Synopses & Reviews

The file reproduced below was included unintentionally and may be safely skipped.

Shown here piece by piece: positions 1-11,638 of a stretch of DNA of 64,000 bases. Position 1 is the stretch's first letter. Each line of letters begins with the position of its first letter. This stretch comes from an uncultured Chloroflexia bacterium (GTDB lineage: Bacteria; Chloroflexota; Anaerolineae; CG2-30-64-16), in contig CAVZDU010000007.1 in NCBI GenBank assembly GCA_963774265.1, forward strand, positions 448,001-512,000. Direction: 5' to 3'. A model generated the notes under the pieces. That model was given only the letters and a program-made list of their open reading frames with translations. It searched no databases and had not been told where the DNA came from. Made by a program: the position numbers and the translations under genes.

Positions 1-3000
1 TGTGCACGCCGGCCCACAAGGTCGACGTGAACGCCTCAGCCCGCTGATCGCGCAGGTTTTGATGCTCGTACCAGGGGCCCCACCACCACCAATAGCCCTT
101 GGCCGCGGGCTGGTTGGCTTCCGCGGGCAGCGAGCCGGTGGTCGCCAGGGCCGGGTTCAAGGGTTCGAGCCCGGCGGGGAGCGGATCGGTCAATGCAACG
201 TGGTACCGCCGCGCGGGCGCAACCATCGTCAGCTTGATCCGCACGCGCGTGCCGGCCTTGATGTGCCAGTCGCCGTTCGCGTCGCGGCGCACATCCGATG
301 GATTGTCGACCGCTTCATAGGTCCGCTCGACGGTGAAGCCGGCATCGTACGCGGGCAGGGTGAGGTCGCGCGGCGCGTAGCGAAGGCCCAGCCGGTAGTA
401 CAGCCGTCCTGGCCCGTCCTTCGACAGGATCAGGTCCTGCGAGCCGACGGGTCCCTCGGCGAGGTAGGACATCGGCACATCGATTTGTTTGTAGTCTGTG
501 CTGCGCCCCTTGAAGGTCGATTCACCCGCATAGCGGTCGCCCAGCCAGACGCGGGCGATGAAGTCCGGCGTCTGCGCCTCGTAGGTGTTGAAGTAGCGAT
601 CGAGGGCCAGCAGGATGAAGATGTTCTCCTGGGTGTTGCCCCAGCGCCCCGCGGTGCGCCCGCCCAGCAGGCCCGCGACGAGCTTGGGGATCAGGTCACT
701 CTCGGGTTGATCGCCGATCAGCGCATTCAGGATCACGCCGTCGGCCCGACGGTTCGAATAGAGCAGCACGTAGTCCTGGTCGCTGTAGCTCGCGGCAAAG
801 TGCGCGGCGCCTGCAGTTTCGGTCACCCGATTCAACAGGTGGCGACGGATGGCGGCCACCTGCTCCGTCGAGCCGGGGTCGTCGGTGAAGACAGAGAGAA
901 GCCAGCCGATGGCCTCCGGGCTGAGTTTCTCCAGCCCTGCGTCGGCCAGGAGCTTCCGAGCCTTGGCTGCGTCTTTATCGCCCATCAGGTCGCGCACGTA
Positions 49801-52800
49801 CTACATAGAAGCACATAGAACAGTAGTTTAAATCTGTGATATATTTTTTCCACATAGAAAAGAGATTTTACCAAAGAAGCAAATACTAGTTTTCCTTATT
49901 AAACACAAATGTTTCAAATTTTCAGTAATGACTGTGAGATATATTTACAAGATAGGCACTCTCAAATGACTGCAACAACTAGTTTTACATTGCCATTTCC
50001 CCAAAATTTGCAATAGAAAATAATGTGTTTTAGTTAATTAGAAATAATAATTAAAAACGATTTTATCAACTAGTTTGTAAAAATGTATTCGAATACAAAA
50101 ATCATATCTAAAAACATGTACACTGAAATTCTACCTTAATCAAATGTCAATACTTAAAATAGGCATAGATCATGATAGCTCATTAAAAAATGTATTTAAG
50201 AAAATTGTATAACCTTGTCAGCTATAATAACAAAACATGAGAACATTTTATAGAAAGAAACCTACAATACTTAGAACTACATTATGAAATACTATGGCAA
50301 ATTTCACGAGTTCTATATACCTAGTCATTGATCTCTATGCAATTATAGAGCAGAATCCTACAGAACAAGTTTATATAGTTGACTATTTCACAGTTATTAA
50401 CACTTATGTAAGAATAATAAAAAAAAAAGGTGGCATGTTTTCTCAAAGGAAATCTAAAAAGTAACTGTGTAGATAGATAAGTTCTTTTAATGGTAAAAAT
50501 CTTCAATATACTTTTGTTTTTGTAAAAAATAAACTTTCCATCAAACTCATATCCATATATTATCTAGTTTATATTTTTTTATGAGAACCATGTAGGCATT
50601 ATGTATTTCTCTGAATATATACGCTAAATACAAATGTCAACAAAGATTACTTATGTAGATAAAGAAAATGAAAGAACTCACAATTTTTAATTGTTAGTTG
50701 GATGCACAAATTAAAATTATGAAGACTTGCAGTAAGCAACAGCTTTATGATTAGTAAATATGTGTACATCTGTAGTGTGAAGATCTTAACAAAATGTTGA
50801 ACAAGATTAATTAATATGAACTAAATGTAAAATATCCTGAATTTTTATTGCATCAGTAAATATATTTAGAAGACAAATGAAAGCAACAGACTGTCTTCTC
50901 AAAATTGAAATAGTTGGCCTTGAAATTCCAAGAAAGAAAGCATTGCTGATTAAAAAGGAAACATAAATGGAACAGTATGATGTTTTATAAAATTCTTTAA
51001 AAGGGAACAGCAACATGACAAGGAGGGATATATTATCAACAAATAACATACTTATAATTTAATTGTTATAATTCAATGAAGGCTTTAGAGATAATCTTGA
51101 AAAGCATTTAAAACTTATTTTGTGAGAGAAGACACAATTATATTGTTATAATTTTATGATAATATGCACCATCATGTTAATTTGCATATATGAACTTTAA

In a challenging new reading of Freud's case study of Serge Pankejeff, the "Wolf Man", Whitney Davis argues that the visual dimension of Freud's writing is crucial to an understanding of its structure and significance. Much of Freud's analysis revolved around Pankejeff's childhood dream of wolves and a drawing of this dream he made for Freud. Davis explores the drawing of the dream in Freud's interpretation of Pankejeff's "latent homosexuality", showing Freud's practice of making and using images to represent the history of persons and their sexuality. Davis also sets this case study in the wider context of Freud's evolving theoretical sexology and clinical work, his creation of psychoanalytic institutions, and his distinctive imagination of homosexual subjectivity.